Philip de Montmorency, Count of Horn

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A portrait of Horn
Count of Horn

Philip de Montmorency (died 5 June 1568, Brussels), also known as Count of Horn or Hoorne or Hoorn, was a victim of the Inquisition in the Spanish Netherlands.

Biography[edit]

De Montmorency was born, between 1518 and 1526, to Jozef van Montmorency, Count of Nevele and Anna van Egmont. His father died in 1530 in Italy, and his mother remarried Johan II, Count of Horn, one of the wealthiest nobles of the Netherlands, who, in 1540, left the County of Horne to his wife's children on condition they assume his name. A page and later chamberlain at the court of Charles V, de Montmorency married Walburgis of Neuenahr in 1546. He became stadtholder of Guelders in 1555, an Admiral of Flanders, and a knight of the Golden Fleece in 1556.[citation needed]

In 1559 he commanded the stately fleet which conveyed Philip II from the Netherlands to Spain, and he remained at the Spanish court until 1563. On his return he placed himself with the Prince of Orange and Count of Egmont at the head of the party which opposed the policy of Cardinal Granvelle and ultimately forced his resignation. When Granvelle retired, the three nobles continued to resist the introduction of the Spanish Inquisition and of Spanish rule in the Netherlands. Although Philip appeared to give way, he had made up his mind to punish the opponents of his policy. The regent, Margaret, duchess of Parma, was replaced by the duke of Alva, who entered the Netherlands at the head of a veteran army.[citation needed]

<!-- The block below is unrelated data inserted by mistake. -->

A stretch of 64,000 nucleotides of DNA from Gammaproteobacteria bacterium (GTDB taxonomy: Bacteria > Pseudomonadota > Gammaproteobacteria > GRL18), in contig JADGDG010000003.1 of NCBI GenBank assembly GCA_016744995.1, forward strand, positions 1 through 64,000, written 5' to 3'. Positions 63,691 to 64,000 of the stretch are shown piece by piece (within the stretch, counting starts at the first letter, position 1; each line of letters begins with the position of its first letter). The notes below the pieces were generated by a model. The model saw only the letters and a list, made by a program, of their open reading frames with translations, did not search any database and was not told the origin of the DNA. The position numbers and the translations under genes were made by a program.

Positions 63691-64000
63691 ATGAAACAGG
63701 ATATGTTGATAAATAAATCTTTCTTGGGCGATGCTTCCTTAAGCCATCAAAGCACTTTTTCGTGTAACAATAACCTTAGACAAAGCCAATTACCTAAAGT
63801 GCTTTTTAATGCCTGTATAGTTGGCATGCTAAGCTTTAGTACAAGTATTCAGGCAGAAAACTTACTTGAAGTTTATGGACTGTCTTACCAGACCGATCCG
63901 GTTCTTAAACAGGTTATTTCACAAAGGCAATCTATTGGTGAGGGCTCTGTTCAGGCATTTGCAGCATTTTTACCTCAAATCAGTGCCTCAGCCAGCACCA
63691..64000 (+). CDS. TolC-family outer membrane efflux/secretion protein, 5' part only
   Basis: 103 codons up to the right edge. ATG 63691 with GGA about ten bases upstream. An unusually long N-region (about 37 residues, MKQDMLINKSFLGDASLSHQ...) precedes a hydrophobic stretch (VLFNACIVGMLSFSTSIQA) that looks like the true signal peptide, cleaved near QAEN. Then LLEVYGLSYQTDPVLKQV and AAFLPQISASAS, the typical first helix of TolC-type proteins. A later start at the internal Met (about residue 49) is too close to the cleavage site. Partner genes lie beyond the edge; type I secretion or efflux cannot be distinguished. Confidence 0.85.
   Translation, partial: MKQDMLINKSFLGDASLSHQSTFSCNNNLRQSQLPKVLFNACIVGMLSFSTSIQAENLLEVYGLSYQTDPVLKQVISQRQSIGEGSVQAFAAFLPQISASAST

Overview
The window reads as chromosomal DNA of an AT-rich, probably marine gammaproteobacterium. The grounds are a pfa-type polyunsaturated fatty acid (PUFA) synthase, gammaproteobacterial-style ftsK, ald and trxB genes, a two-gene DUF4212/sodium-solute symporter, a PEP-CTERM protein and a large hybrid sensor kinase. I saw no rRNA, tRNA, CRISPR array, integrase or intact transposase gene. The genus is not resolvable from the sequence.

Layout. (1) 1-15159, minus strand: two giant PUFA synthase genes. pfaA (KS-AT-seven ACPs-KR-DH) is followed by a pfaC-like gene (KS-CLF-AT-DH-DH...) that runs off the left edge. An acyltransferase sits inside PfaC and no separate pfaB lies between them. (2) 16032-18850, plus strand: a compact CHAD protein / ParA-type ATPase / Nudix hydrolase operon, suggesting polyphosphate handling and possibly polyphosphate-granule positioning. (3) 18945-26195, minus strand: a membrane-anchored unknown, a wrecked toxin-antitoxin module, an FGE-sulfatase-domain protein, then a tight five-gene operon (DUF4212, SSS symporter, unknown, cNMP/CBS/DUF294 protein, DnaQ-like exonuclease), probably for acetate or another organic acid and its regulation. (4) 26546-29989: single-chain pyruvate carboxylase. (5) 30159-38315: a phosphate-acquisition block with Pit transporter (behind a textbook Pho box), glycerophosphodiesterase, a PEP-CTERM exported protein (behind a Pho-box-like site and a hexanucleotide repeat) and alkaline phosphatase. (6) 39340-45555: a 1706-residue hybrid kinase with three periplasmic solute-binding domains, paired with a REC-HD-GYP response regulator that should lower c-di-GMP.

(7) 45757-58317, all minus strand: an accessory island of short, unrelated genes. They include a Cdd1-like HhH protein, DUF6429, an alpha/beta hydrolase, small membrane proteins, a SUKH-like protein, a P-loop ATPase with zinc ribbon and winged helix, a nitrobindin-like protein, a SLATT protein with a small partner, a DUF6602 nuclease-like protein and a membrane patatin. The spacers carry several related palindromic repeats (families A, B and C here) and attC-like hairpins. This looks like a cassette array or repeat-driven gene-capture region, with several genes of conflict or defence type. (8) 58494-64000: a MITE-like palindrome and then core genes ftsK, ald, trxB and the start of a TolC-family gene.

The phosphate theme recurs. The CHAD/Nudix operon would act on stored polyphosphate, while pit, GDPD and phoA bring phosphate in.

Orange fled from the country, but Egmont and Horn, despite his warning, decided to remain and face the storm. They were both seized, tried and condemned as traitors. Ceaseless but vain efforts were made to obtain a fair trial for Horn, and appeals for clemency on his behalf were made by potentates in all parts of the continent. Egmont and Horn were executed by decapitation on 5 June 1568 at the Grand Place before the town hall in Brussels.[citation needed]

Legacy[edit]

Statue of Egmont and Hoorne, Petit Sablon Square, Brussels.

Nowadays, a statue erected on the Petit Sablon Square in Brussels commemorates the Counts of Egmont and Horn (Hoorn, Hoorne), in historical overview usually mentioned together as Egmond en Hoorne and hailed as the first leaders of the Dutch revolt, as the predecessors of William of Orange, who grew to importance and obtained the leadership after their execution, and who was assassinated in 1584 in Delft, having succeeded in liberating parts of The Netherlands in the early years of the Eighty Years' War (1568–1648).[citation needed]

Van Egmont ("Egmond") and De Montmorency ("Horn" or "Hoorn"), both remained faithful Roman Catholics and are commemorated in Belgium, with its traditional Catholic majority. William of Orange was brought up as a Lutheran, was a proponent of freedom of religion.

References[edit]